--Hadrian's tomb being one of the very few extant building within the Ichnographia.
--the discovery and true placement of the circus Hadriani (see Nolli map) and how the tomb and the circus probably spurned the enormity of the entire Hadrian complex and the second longest axis in the Ichnographia. Also included is the continuation of an orthogonal layout and the extreme exercise of symmetry.
--the two porticus Hadriani on both sides of the Tiber.
--the interesting correlation of the long row of sepulchers in the Hardian complex to the three sided sepulchers in the Horti Neroniani.

the Horti Agrippinae
--the introduction of the non-orthagonal approach.




outline - long[est] axis
1995.01.07

a. the Templum and Area Martis.
b. the longest axis.
c. the Horti Neroniani.
d. the dual Hadrian/Domitia complex (duality and symmetry).
e. the Horti Agrippinea.
f. the rest of the buildings west of the Tiber.




new insights - key to the language of plans
1996.07.15

This note concerns my new insight into Piranesi's Campo Marzio. Eessentially I think I hit upon a substantial key concerning the language of the plans within the Campo Marzio. In retrospect, I think it was an understanding of Piranesi's plan language that I was interested in finding out from the very beginning--at least since I learned CAD.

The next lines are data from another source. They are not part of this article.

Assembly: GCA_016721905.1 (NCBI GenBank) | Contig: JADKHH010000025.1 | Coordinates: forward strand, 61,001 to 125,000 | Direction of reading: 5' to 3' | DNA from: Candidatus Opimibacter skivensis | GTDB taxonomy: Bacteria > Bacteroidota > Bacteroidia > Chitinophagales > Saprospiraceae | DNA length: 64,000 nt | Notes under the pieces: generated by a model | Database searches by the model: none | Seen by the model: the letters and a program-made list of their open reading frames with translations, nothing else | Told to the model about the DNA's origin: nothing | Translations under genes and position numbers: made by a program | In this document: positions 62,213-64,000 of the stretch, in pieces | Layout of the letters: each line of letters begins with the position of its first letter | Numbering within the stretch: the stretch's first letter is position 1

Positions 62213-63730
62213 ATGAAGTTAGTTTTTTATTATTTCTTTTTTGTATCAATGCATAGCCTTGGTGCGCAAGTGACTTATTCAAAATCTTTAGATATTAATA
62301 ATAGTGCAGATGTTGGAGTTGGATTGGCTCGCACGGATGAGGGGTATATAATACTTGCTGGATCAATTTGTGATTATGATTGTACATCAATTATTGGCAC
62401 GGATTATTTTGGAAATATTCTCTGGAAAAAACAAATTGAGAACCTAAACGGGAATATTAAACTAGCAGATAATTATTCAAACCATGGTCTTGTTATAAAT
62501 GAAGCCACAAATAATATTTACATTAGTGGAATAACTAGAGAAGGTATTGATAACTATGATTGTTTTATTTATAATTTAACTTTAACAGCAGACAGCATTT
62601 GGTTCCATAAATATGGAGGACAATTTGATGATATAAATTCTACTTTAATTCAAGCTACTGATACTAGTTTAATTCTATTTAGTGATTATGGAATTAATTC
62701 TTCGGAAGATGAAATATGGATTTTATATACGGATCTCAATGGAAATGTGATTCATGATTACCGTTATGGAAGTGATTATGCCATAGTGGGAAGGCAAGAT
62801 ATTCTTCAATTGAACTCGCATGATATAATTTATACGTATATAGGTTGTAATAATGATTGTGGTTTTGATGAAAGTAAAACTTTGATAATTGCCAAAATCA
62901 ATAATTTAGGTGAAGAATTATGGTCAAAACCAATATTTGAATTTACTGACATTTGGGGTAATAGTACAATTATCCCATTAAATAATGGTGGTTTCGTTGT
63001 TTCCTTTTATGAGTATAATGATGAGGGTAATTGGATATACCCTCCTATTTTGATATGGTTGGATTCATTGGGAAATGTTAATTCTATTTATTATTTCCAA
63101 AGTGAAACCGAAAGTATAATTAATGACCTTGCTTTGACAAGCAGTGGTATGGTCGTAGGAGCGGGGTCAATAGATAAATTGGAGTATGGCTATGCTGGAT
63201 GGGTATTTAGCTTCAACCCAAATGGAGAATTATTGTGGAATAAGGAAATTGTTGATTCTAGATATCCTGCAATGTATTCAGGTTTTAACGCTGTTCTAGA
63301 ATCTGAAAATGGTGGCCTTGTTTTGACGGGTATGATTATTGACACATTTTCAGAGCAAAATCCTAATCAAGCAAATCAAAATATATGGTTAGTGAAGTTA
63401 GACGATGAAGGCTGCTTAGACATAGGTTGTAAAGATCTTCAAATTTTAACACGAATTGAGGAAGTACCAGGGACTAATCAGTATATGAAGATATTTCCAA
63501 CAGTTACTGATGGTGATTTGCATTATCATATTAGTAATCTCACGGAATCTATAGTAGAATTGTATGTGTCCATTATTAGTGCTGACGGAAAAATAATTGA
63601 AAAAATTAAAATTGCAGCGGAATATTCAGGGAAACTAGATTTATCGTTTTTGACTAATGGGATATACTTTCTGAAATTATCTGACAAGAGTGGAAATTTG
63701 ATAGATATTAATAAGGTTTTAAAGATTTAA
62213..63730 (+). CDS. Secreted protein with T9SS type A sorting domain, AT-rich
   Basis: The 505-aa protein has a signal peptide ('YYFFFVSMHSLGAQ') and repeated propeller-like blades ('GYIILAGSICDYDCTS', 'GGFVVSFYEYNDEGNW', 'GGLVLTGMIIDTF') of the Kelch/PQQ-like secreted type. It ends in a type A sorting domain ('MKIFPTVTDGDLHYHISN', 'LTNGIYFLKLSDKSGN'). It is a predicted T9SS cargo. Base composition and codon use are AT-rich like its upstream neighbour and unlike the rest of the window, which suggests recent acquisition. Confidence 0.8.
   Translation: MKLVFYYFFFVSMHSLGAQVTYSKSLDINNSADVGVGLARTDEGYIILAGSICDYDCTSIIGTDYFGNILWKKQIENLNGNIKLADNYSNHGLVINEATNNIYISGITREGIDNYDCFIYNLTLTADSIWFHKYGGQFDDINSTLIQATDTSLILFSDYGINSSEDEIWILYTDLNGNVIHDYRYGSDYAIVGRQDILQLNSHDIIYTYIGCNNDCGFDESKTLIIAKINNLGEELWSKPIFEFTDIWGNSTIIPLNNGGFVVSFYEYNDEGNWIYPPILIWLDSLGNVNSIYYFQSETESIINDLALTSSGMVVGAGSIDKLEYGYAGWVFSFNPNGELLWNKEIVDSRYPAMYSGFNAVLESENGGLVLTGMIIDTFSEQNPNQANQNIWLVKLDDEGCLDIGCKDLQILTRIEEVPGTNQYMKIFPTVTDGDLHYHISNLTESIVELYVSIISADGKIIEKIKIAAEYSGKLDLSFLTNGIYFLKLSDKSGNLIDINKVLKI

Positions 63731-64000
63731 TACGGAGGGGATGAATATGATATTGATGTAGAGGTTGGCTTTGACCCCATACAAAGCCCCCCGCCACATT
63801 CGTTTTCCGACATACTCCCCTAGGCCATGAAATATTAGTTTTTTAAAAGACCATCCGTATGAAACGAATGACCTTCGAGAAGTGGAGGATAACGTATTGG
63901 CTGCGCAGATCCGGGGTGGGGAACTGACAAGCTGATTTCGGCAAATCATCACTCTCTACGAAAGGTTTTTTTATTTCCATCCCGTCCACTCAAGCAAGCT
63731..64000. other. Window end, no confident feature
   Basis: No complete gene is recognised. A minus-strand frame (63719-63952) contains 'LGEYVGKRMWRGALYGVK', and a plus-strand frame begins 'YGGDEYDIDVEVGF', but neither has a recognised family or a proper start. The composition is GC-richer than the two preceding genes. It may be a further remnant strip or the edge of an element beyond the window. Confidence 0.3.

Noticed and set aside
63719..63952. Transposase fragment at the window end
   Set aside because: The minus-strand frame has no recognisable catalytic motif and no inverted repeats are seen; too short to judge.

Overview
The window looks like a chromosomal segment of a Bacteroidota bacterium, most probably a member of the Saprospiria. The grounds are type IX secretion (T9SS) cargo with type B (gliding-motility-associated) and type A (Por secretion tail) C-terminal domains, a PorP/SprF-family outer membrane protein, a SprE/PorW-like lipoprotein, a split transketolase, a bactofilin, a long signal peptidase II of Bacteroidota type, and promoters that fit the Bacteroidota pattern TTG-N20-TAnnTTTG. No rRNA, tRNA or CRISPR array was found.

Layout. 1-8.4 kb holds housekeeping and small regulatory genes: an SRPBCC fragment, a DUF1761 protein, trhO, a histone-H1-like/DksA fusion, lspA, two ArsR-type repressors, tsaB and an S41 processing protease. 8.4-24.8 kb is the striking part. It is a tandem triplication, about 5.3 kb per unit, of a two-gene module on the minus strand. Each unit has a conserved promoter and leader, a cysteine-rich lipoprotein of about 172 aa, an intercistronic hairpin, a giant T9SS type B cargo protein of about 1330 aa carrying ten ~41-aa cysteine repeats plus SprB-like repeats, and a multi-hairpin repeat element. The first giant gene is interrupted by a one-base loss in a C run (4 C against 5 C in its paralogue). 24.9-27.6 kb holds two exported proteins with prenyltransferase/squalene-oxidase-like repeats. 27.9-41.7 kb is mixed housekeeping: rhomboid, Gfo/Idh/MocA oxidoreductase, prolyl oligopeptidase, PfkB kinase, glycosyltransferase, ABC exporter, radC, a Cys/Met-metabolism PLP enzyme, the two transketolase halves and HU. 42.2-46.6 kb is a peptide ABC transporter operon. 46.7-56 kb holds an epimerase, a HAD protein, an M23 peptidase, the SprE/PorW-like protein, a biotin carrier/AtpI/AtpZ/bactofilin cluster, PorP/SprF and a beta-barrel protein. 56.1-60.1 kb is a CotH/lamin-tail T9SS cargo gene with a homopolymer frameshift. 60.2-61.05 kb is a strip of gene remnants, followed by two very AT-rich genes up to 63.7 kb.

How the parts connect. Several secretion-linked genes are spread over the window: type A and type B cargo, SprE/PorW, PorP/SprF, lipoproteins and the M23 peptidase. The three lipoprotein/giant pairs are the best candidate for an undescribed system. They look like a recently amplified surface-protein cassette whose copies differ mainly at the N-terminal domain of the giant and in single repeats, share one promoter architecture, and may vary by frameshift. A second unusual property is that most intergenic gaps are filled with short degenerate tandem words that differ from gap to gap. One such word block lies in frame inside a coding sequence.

The key to the language of plan forms starts with the long 'spiritual' axis of Mars and the tiny temple/shrine to the union of Mars and Rhea Silvia. I will not here go into the whole story of the long axis except to say that the Mars/Rhea Silvia shrine at the very end of the axis is the very basis of all the Piranesi plan forms. The plan of the shrine itself depicts, in simple planimetric form, the union of the male sex organ with the female sex organ. The plan is plain and simple, and where it not for its small size, would also be perceived as vulgar and blunt. Yet there is an essential beauty in its fertile simplicity--the notion of elementary plan forms is enhanced a thousand fold by the symbolism of outside vs. inside--gives it the power to spawn every other plan formation delineated.